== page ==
Pushing for WWIII and blowing billions doing so
The Pentagon’s plan to fire ballistic missiles at terrorists isn’t just a nuclear Armageddon risk. It’s a ludicrously expensive way to accidentally start World War III: each weapon could cost anywhere from a few hundred million to $1 billion.
The Defense Department wants to spend about $240 million next year on the controversial “prompt global strike” project. Eventually, it could lead to weapons that could strike virtually anywhere in the planet within an hour or two. But that quarter-billion would be the tiniest of down payments.
Writes Joe Cirincione at ForeignPolicy.com, “Each missile with its tiny payload could easily go over $1 billion each.” Official price tags are a little lower. The Air Force figures a single demonstration of such a missile might eat up $500 million.
Critics like Cirincione (and me) are worried such conventional ICBMs would look to Russia and China like nuclear launches — risking an atomic response every time one of the weapons was sent into the sky. Maybe the U.S. can put enough safeguards in place to persuade Moscow and Beijing that America’s conventional ICBMs aren’t nukes. (And maybe, the Russian and Chinese radars are functioning well enough to tell the difference.) Maybe.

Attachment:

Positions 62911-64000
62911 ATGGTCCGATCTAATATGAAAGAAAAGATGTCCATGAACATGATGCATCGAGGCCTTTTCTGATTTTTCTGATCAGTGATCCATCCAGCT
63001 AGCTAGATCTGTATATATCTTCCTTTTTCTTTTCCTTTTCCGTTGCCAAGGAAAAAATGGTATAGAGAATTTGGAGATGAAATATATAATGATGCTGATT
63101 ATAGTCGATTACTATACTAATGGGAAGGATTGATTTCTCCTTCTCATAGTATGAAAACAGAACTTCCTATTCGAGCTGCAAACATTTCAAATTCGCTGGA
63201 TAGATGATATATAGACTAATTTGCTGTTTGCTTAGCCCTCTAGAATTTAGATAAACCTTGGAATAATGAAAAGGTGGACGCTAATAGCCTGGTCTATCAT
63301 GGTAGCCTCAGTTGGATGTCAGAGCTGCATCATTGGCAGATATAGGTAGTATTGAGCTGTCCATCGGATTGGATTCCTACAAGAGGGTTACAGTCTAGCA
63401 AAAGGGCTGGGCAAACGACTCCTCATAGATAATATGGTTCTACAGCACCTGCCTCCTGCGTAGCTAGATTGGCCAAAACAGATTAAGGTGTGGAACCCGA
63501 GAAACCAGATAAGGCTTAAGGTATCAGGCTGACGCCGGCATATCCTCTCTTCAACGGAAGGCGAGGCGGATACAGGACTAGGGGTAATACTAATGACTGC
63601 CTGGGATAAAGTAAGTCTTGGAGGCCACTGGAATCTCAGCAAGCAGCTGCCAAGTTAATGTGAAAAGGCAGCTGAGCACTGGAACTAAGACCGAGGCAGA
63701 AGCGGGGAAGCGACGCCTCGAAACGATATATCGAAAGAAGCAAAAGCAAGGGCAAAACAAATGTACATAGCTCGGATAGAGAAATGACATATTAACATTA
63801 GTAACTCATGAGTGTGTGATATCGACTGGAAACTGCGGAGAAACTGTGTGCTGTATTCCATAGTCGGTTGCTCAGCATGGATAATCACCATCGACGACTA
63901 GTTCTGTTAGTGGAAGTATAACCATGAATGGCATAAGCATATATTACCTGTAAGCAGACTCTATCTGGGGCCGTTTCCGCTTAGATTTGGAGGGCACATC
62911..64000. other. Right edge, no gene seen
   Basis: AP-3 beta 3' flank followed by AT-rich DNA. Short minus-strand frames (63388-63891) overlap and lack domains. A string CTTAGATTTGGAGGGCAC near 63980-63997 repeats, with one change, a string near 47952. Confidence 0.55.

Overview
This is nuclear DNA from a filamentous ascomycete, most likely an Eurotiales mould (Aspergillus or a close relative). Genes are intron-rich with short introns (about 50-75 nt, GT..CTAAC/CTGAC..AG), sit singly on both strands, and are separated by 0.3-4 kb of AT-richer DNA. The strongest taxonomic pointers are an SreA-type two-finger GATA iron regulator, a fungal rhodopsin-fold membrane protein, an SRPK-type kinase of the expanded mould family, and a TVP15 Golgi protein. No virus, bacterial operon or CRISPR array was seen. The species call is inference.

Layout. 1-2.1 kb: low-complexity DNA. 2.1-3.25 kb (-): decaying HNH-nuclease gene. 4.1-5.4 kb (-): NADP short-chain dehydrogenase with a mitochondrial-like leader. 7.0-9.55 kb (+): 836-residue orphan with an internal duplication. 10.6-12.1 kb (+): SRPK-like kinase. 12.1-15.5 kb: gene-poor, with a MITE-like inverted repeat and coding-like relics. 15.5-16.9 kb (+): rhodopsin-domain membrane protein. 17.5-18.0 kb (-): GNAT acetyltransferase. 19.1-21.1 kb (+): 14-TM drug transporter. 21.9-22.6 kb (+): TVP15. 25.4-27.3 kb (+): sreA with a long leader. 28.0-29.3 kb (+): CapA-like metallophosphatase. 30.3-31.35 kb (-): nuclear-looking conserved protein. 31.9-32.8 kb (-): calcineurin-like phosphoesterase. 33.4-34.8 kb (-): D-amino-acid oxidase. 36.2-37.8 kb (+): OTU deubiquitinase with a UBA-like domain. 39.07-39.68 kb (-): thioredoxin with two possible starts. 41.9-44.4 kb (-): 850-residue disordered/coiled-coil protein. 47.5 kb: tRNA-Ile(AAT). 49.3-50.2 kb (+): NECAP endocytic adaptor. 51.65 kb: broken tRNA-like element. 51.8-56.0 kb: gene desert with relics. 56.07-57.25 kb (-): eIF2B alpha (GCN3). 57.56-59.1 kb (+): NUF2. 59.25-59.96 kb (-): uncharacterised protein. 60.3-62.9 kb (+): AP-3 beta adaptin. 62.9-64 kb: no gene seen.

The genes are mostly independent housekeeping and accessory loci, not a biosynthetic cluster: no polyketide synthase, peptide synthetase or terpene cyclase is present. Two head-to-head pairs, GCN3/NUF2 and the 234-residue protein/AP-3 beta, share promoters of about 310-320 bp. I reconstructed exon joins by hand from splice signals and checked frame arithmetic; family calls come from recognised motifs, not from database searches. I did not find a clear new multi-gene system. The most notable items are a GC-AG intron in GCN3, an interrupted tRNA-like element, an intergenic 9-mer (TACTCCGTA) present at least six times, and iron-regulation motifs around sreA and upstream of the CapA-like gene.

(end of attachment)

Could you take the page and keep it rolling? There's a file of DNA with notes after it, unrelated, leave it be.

Prompt global strike first came to prominence during Donald Rumsfeld’s tenure at the Pentagon. Under Bob Gates, the culture has shifted a bit. Common sense, wartime relevancy, and fiscal restraint now figure more prominently in weaponeering. And that’s what makes the embrace of prompt global strike such a mystery. It’s a Rumsfeld throwback – risky, willfully ignorant of how the world works, and ridiculously expensive.